STATE OF MINNESOTA
IN COURT OF APPEALS
United Migrant Opportunity Services, Inc.,
Dodge County Planning Commission, et al.,
Filed December 10, 2001
Motion to dismiss appeal denied
Toussaint, Chief Judge
Dodge County Planning Commission
File No. C80128
Caren L. Schurhammer, Schurhammer & Johnson, P.A., 315 Central Avenue, Faribault, MN 55021 (for relator)
Paul Donald Reuvers, Iverson Reuvers, LLC, 230 Townline Plaza, 8585 West 78th Street, Bloomington, MN 55438 (for respondents)
Considered at Special Term and decided by Toussaint, Chief Judge, Kalitowski, Judge, and Klaphake, Judge.
S Y L L A B U S
A county ordinance may not limit the time to file a certiorari appeal in the court of appeals prescribed by Minn. Stat. § 606.01 (2000).
S P E C I A L T E R M O P I N I O N
TOUSSAINT, Chief Judge
Relator United Migrant Opportunity Services, Inc. applied for a conditional use permit (CUP) to operate a migrant camp in rural Dodge County. On June 12, 2001, respondent Dodge County Board of Commissioners (the county board) approved relator’s application with conditions. Relator filed this certiorari appeal, on August 17 challenging those conditions. The county board moves to dismiss the appeal as untimely, under a Dodge County zoning ordinance. Because relator timely obtained and served the writ under Minn. Stat. § § 606.01-02 (2000), the county board’s motion to dismiss is denied.
D E C I S I O N
In the absence of an adequate method of review or legal remedy certiorari is the proper method to obtain judicial review of the quasi-judicial decisions of administrative bodies. Dietz v. Dodge County, 487 N.W.2d 237, 239 (Minn. 1992). County authority for planning, development, and zoning is governed by Minn. Stat. §§ 394.21-.37 (2000). Chapter 394 does not provide for district court review of a county board’s CUP decision. As a result, review of a county board’s decision on a CUP is obtainable only through a writ of certiorari to this court. Neitzel v. County of Redwood, 521 N.W.2d 73, 76 (Minn. App. 1994), review denied (Minn. Oct. 27, 1994).
The appeal period and the acts required to invoke appellate jurisdiction in cases reviewable by certiorari are governed by the applicable statute. Minn. R. Civ. App. P. 115.01. Because the county board is not a statewide agency, this appeal is governed by the general certiorari statute, Minn. Stat. §§ 606.01-06 (2000). See Heideman v. Metro. Airports Comm’n, 555 N.W.2d 322, 323-24 (Minn. App. 1996) (holding that Minn. Stat. §§ 606.01-.06 applies to certiorari appeals from decisions by local government agencies).
The statute mandates issuance of the writ within 60 days after the party applying for the writ received due notice of the proceeding sought to be reviewed. Minn. Stat. § 606.01 (2000). The parties shall apply to the court of appeals for the writ. Id. The issued writ must be served on the adverse party within the 60-day appeal period. Minn. Stat. § 606.02 (2000).
Relator obtained and served the writ on August 17, which was the 60th day after relator received notice of the county board’s decision on June 18. The county board does not dispute that relator complied with the requirements of Minn. Stat. §§ 606.01-.02. Nevertheless, the county board argues that a county zoning ordinance, rather than Minn. Stat. §§ 606.01-.02, governed the time for relator to obtain and serve a writ of certiorari. The ordinance states that all appeals from the decision of the county board relating to a CUP shall be filed within 30 days of the board’s decision with a “court of competent jurisdiction.” Dodge County, Minn., Zoning Ordinance § 1807(2)(k) (1995). Because this court is the court of competent jurisdiction to issue a writ of certiorari, the county argues that, pursuant to the ordinance, relator was required to obtain the writ within 30 days of the county board’s decision.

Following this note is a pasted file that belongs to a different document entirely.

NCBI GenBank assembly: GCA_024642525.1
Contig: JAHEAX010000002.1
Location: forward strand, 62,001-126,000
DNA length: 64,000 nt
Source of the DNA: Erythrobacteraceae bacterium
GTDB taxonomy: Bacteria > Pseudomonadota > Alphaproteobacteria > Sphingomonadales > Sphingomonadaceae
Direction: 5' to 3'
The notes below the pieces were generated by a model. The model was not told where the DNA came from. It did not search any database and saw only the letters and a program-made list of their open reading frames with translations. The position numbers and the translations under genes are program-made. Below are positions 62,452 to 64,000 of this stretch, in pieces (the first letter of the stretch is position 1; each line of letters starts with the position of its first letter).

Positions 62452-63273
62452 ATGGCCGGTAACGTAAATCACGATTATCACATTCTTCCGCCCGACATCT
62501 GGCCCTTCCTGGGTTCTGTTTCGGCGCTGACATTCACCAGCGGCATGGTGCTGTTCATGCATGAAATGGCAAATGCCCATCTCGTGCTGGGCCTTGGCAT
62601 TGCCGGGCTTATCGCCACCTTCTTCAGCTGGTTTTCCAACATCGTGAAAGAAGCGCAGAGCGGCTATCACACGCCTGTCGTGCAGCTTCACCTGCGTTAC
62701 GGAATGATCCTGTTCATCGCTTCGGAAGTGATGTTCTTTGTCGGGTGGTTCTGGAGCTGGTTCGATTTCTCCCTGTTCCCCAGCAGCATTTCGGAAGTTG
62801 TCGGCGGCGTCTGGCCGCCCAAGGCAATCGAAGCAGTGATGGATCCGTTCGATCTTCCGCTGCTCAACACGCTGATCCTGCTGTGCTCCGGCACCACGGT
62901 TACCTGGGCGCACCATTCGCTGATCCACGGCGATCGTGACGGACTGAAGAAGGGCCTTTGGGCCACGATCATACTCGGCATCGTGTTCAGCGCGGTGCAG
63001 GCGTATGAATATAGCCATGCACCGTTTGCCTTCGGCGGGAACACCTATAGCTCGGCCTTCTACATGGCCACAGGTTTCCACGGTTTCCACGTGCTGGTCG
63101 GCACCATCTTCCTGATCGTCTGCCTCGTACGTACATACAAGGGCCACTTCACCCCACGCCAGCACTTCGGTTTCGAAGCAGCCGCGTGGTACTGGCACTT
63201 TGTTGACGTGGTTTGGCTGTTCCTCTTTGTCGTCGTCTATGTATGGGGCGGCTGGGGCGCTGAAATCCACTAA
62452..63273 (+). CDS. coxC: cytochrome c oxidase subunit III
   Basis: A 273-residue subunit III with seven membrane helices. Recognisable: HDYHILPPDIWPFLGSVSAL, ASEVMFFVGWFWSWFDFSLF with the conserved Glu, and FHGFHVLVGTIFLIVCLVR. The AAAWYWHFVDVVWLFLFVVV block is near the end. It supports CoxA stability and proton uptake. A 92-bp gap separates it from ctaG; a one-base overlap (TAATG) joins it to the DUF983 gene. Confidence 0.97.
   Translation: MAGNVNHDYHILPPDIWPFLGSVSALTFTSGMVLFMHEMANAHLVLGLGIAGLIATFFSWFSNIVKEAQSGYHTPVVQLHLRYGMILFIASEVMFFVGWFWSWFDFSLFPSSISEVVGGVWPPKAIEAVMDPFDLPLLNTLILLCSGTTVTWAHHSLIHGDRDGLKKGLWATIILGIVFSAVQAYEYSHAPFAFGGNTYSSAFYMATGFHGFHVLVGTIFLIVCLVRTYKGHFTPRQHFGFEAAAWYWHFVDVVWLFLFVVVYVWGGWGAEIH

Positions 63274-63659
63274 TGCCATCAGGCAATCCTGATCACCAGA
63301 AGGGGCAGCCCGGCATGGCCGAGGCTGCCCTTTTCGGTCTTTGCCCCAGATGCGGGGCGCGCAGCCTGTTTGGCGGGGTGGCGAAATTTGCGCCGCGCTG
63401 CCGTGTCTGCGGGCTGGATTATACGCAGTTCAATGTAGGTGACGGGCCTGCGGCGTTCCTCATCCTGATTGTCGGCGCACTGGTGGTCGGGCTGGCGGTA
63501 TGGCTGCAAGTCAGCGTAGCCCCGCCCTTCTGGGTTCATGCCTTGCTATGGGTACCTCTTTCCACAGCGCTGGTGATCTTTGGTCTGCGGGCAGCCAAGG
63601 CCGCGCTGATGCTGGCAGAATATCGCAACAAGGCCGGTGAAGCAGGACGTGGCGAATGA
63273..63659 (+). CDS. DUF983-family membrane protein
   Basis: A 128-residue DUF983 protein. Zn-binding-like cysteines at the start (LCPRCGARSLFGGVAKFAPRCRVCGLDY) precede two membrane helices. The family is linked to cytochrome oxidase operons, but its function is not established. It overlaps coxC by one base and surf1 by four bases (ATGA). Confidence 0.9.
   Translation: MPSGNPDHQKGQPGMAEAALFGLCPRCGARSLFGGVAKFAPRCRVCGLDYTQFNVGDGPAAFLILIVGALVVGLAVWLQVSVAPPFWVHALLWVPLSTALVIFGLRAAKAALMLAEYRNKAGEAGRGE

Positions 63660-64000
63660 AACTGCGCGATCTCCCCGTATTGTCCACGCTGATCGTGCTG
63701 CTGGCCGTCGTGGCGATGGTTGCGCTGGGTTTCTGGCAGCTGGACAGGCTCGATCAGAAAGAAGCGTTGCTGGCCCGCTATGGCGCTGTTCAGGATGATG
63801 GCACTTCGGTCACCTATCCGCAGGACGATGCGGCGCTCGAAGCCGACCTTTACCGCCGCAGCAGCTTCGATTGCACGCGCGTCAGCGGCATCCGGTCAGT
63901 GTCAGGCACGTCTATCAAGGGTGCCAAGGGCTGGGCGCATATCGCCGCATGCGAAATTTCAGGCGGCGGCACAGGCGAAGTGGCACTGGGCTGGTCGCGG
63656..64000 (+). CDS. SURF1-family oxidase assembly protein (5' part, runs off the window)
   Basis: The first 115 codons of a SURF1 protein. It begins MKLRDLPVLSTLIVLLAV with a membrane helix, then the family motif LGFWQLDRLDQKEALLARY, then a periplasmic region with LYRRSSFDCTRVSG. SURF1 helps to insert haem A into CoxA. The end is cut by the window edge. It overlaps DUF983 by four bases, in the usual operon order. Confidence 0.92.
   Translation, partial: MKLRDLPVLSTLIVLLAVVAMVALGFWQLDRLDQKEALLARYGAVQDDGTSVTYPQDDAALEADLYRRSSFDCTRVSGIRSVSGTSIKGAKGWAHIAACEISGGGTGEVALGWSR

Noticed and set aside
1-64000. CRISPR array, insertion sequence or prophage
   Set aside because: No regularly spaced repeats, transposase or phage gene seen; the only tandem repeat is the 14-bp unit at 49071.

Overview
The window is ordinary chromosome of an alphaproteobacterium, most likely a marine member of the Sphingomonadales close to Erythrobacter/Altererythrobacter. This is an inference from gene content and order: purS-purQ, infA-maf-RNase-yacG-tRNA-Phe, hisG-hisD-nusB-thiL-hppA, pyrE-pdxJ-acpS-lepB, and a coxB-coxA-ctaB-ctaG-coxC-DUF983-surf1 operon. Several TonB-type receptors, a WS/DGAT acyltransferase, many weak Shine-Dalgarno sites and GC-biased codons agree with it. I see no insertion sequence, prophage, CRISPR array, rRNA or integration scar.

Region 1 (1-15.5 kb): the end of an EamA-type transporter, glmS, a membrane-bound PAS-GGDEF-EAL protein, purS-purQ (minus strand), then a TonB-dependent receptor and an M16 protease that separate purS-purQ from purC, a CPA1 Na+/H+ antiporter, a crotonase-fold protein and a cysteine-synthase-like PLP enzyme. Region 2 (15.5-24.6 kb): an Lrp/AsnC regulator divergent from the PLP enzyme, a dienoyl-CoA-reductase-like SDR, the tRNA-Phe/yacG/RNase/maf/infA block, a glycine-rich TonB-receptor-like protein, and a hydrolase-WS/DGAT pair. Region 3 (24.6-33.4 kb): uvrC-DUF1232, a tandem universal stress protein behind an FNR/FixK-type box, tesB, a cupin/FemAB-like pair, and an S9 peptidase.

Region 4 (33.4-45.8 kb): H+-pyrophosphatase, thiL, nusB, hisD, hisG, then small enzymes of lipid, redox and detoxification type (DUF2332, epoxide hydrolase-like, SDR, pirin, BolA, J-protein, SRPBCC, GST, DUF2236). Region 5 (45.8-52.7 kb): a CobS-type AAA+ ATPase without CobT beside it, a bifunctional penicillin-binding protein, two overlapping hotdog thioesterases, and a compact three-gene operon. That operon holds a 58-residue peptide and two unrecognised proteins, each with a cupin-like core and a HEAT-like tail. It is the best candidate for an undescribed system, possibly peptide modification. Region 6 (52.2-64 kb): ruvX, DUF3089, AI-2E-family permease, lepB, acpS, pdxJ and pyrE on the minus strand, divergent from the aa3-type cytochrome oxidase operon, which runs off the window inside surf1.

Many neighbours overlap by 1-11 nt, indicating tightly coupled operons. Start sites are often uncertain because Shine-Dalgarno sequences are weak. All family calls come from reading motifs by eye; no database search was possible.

In support of its argument that the statutory time to obtain a writ of certiorari may be limited by county ordinance, the county board cites Toby’s of Alexandria Inc. v. County of Douglas, 545 N.W.2d 54 (Minn. App. 1996), review denied (Minn. May 21, 1996). In Toby’s, a CUP applicant challenged the district court’s order dismissing its complaint for lack of subject-matter jurisdiction. Id. at 55. This court reversed, holding that the district court had subject-matter jurisdiction to review the county board’s CUP decision because a county ordinance properly authorized review, consistent with the enabling statute. Id. at 56. The enabling statute sets out procedures for county zoning and specifically provides that counties may go beyond the features set forth in the enabling statute. Minn. Stat. § 394.25, subd. 1 (2000). This court concluded that the enabling statute “does not preclude counties from directing methods of appeal.” Toby’s, 545 N.W.2d at 56 (emphasis added).
Toby’s is distinguishable because the Dodge County zoning ordinance does not change the method of appeal, but rather purports to reduce the time to obtain a writ of certiorari from this court from 60 to 30 days. Because section 606.01 provides that the party seeking certiorari review “shall” apply to the court of appeals for the writ, the statute establishes a mandatory procedure for certiorari review in this court. Heideman, 555 N.W.2d at 324. Certiorari in Minnesota is not a common-law writ, but a statutory remedy, and the statutory provisions are strictly construed. State ex rel. Ryan v. Civil Serv. Comm’n, 278 Minn. 296, 301, 154 N.W.2d 192, 196 (1967).
Although a county has authority to promulgate an ordinance changing the method of judicial review of a CUP decision to an appeal to district court, the county does not have authority to limit the statutory time period to obtain a writ of certiorari from this court. This court has jurisdiction because relator timely obtained and served the writ of certiorari in accordance with Minn. Stat. §§ 606.01-.02.
Motion to dismiss appeal denied.